Cartesian Product

Formal Definition

GENERAL CASE:
The Cartesian product of sets $S_1, S_2, ..., S_n$ is the set of all ordered $n$-tuples $(a_1, a_2, ..., a_n)$, with $a_i \in S_i$. This is denoted by $S_1 \times S_2 \times ... \times S_n$ or $\prod\limits _{i=1}^n S_i$

CARTESIAN PRODUCT OF TWO SETS
Let $A$ and $B$ be sets. The set

(1)
\begin{align} A \times B=\{(a,b)|a\in A\ and\ b\in B\} \end{align}

is the Cartesian product of $A$ and $B$.

Informal Definition

For two sets, $A$ and $B$, the Cartesian product $A \times B$ is the set containing all unique ordered pairs such that the first entry in each ordered pair is an element of $A$ and the second entry is an element of $B$.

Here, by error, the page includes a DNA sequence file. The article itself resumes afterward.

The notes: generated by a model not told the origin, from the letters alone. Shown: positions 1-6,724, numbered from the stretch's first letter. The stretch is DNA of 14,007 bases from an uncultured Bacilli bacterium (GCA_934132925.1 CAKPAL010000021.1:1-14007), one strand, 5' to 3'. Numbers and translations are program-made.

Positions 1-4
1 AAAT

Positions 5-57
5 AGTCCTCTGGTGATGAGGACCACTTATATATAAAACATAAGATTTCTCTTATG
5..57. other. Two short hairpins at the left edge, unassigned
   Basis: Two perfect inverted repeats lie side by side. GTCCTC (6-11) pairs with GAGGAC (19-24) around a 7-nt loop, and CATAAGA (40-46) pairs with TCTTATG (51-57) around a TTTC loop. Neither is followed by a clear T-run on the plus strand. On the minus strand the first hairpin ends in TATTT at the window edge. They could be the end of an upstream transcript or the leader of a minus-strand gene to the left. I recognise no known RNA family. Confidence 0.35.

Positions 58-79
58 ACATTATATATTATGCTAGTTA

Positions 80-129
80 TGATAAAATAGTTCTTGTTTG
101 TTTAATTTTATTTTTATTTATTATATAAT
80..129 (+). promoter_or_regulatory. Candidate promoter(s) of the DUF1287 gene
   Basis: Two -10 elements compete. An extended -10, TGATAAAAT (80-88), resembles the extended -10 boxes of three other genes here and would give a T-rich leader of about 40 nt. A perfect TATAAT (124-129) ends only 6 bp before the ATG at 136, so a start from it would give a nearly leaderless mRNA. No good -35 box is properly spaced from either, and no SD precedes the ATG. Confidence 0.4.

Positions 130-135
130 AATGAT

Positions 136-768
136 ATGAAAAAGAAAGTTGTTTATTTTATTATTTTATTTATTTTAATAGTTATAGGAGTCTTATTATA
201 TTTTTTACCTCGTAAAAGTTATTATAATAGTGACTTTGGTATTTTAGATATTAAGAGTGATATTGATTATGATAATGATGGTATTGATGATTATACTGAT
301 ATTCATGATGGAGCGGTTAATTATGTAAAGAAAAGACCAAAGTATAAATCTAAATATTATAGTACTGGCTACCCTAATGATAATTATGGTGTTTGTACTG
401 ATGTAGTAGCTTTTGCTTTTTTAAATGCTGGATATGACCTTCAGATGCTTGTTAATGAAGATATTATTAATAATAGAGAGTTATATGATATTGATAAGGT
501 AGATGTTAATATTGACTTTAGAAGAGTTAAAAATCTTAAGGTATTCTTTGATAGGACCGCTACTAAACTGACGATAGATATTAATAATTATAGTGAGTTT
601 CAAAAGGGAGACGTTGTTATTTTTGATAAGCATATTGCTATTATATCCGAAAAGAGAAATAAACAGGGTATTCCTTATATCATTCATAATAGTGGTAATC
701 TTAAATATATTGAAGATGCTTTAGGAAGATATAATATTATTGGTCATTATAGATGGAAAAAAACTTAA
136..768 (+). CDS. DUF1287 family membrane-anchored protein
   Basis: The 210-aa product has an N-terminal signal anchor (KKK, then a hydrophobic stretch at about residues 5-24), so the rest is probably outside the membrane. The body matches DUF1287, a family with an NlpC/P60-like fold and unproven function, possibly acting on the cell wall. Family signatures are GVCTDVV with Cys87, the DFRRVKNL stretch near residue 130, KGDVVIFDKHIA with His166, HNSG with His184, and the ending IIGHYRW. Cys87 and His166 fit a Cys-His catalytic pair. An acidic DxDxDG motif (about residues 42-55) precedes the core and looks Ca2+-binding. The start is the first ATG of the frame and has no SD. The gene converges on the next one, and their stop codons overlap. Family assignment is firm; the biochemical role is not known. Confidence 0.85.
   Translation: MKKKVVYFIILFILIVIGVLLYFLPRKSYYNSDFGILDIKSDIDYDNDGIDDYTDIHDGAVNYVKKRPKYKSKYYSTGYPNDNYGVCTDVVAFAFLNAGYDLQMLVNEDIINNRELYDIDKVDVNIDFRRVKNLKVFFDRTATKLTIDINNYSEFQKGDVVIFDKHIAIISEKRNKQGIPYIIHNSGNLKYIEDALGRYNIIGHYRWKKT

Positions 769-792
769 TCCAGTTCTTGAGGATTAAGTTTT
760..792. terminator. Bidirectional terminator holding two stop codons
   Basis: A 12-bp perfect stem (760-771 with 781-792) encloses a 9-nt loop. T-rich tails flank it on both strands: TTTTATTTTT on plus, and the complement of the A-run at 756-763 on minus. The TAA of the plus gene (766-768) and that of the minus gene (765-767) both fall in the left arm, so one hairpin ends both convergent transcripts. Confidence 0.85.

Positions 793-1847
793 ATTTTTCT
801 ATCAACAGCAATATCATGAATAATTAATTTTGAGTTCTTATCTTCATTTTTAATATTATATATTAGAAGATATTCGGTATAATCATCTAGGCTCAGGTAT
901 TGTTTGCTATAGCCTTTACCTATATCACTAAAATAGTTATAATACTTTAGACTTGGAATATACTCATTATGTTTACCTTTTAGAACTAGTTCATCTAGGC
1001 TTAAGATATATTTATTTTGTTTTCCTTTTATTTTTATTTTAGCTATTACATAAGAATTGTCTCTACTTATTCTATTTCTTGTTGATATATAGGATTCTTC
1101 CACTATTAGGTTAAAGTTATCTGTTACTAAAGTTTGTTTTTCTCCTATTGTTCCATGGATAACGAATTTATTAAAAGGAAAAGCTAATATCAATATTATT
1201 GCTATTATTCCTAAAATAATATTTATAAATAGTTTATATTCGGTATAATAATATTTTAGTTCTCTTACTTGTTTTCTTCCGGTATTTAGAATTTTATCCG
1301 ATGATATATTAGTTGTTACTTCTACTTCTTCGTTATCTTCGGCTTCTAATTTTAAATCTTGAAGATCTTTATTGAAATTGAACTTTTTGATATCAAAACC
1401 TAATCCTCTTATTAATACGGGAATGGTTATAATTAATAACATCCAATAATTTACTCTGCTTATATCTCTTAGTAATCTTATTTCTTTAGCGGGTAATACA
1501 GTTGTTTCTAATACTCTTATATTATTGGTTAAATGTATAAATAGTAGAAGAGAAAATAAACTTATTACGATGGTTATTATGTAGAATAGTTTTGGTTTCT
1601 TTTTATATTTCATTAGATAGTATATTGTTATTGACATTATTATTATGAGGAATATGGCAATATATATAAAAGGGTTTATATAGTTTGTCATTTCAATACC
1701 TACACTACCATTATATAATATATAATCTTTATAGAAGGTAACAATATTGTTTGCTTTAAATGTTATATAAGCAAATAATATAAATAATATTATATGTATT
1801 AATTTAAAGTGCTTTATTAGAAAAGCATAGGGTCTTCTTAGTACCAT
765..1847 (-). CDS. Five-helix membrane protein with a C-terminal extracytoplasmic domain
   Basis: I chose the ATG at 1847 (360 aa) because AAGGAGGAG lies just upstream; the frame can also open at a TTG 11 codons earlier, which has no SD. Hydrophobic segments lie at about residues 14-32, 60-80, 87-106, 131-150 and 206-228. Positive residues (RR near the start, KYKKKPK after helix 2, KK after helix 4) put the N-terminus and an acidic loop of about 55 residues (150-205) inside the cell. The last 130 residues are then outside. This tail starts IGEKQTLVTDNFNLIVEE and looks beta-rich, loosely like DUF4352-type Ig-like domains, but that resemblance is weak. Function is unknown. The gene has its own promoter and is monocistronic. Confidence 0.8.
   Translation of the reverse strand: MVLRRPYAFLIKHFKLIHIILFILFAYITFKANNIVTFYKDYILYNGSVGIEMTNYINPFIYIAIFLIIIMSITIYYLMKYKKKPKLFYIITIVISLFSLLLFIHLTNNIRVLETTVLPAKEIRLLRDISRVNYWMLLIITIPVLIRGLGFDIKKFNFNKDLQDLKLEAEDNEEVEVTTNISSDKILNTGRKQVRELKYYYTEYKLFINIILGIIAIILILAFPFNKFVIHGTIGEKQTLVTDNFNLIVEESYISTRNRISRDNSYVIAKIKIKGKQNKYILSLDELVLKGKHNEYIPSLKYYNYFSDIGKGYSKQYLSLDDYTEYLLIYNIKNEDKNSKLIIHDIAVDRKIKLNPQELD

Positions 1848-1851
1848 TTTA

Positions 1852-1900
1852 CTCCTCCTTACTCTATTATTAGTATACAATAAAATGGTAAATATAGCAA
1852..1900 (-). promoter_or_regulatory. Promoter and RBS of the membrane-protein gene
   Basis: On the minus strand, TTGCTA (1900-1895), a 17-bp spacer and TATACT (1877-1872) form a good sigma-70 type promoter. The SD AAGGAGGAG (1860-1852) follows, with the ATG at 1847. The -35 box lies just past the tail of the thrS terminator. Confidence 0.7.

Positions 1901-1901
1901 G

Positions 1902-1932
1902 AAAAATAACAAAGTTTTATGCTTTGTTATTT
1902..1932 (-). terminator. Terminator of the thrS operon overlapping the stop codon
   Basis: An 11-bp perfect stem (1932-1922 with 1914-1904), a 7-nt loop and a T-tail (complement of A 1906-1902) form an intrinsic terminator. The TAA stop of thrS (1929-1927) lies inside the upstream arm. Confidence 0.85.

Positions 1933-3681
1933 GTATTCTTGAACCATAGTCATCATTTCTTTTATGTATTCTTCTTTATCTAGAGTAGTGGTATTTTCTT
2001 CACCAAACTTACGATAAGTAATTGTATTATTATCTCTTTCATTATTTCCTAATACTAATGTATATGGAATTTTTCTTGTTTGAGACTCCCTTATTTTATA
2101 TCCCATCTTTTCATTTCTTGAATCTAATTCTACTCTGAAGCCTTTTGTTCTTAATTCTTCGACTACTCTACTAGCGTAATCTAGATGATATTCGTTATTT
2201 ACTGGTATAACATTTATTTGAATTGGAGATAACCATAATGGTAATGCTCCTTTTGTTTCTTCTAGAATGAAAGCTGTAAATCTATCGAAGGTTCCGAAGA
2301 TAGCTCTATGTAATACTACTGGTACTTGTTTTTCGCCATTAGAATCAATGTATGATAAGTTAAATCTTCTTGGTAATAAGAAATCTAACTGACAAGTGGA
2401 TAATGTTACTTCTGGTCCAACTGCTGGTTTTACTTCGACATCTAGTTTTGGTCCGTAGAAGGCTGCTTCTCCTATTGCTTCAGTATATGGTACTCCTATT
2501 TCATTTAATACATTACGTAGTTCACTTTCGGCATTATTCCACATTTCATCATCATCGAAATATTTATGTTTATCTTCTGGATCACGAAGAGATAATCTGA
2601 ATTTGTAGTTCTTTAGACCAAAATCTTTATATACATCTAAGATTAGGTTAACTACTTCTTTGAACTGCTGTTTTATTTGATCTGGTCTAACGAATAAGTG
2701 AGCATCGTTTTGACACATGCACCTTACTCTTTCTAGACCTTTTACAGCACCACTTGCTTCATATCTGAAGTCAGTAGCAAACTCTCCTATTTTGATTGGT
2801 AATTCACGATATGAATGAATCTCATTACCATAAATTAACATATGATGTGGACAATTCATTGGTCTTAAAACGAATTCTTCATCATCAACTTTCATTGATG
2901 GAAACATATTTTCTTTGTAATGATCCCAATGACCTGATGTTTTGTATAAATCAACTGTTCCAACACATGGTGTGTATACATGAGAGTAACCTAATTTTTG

Example(s)

If A={1,2,3} and B={3,4},then we have

(2)
\begin{align} A \times B=\{(1,3),(1,4),(2,3),(2,4),(3,3),(3,4)\}. \end{align}

Non-example(s)

Consider the sets $A = \{1,2,3\}, B = \{a,b\}, C = \{math, cool\}$

The set $\{(a, math), (b, cool)\}$ is NOT the Cartesian product $B \times C$ because it lacks the elements $(a, cool)$ and $(b, math)$.

The set $\{(1,math), (1,cool), (2,math), (2,cool), (3,math), (3,cool), (1, 2, cool)\}$ is NOT the Cartesian product $A \times C$ because it contains the element $(1, 2, cool)$ which is an ordered triple, rather than an ordered pair.

The set $\{(math, a), (cool, b), (math, b), (cool, a)\}$ is NOT the Cartesian product $B \times C$ because the first entry in each ordered pair is an element from $C$ rather than from $B$. This set is actually the Cartesian product $C \times B$.

The Cartesian coordinate system arises from the Cartesian product $\mathbb{R}\times\mathbb{R}$.